This freezing process leads to the formation of a blister, and eventually, both the blister and the wart peel off. Multiple cryotherapy sessions may be necessary for effective treatment.

Immunotherapy

For persistent warts resistant to conventional treatments, immunotherapy serves as an option to stimulate the immune system. 

Topical chemicals like Diphencyprone (DCP) are applied, inducing a mild allergic reaction that prompts the immune system to eliminate the wart.

Laser treatment

Laser treatment employs focused light to heat and destroy tiny blood vessels within the wart. 

This method is useful for larger or stubborn warts.

Topical medicines (Cantharidin)

Cantharidin is a chemical used in topical medicines applied by healthcare professionals. After application, a blister forms beneath the wart, cutting off its blood supply. 

Patients typically return to the doctor’s office after about a week to have the dead wart removed.

Prevention of warts

While it may be challenging to eliminate the risk of warts, the following steps can significantly lower the likelihood of developing warts:

  • Refrain from shaving directly over warts to prevent potential virus spread
  • Break the habits of nail-biting and cuticle-picking, reducing openings for the virus
  • Avoid sharing personal items like towels, clothing, nail clippers, and razors to minimize transmission risk
  • Do not touch another person’s wart to prevent direct contact with the virus
  • Receive the HPV vaccine and use condoms to protect against genital warts and potential HPV transmission
  • Keep feet dry to lower the risk of spreading plantar warts, especially in moist environments
  • Refrain from scratching, cutting, or picking at warts to prevent further irritation and potential spread
  • Wear flip-flops or shoes in public locker rooms, pool areas, or showers to minimize exposure to the virus in shared environments

Conclusion

HPV bumps are noncancerous growths that manifest in various types, each with distinct characteristics and locations on the body.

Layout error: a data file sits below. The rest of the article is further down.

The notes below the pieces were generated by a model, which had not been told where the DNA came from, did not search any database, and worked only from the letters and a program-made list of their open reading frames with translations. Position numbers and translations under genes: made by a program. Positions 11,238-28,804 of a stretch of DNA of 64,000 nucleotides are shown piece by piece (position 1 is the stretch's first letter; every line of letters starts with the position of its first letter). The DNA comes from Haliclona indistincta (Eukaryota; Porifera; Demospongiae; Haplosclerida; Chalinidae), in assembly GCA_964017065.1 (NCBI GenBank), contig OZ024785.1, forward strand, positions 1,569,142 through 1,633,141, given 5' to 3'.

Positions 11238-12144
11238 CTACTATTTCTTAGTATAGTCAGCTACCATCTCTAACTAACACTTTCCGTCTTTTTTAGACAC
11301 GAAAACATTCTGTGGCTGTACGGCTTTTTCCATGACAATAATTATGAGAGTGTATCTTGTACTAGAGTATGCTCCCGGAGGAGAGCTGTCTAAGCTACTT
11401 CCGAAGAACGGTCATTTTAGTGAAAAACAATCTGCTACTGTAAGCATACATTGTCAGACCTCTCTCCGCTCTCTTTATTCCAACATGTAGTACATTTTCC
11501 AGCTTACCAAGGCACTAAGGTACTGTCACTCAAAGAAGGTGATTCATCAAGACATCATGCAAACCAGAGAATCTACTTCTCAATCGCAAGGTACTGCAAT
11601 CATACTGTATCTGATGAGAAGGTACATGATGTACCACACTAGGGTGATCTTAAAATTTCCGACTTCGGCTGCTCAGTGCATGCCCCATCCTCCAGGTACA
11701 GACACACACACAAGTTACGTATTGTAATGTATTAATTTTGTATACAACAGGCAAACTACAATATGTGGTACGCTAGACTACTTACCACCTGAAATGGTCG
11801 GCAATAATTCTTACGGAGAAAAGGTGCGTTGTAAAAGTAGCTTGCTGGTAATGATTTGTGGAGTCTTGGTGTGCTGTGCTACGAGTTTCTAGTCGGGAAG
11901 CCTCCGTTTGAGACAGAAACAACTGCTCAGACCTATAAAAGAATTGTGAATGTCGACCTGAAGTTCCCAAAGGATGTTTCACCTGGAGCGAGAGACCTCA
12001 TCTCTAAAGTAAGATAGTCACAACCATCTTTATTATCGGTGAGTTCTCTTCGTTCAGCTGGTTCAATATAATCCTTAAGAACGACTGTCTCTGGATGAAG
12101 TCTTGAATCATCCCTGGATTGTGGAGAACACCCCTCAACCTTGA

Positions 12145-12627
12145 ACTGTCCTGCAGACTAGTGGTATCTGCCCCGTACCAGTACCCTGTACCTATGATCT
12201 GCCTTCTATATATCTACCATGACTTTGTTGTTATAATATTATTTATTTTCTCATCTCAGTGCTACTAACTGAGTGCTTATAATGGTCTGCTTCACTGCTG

While most warts are harmless and may disappear on their own, some require attention and treatment due to persistent symptoms or discomfort.

Diagnosis of warts involves visual examination by a healthcare professional. In some cases, a skin biopsy may be conducted to confirm the presence of HPV. 

Treatment options vary, ranging from over-the-counter medications to more advanced approaches like cryotherapy, immunotherapy, laser treatment, and topical medicines. 

Getting the HPV vaccine and using condoms offer protection against genital warts and potential virus transmission.

In essence, living with warts involves a combination of preventive measures, early detection, and appropriate treatment.

Frequently Asked Questions

What are HPV bumps?

HPV bumps, or warts, are noncancerous growths caused by the Human Papillomavirus (HPV), manifesting on various body parts and often recognized by their distinct appearance. These growths, while usually harmless, can vary in types and characteristics, ranging from common warts on hands to genital warts in the genital area.

Are over-the-counter wart removal medications effective?

Yes, over-the-counter medications containing salicylic acid effectively remove warts layer by layer. Consistent application over several months is often necessary for complete removal.

What are the different types of warts, and where do they typically occur?

Various types of warts exist, such as common warts on hands, flat warts on the face, plantar warts on the soles of the feet, genital warts in the genital area, and periungual/subungual warts around or under fingernails/toenails.

How can one identify the symptoms of warts?

Warts can take on different shapes (dome-shaped, flat, rough, or smooth) and colors (skin-colored to brown, gray, or black), with most being harmless, but persistent or discomfort-inducing warts may require attention.

Citations: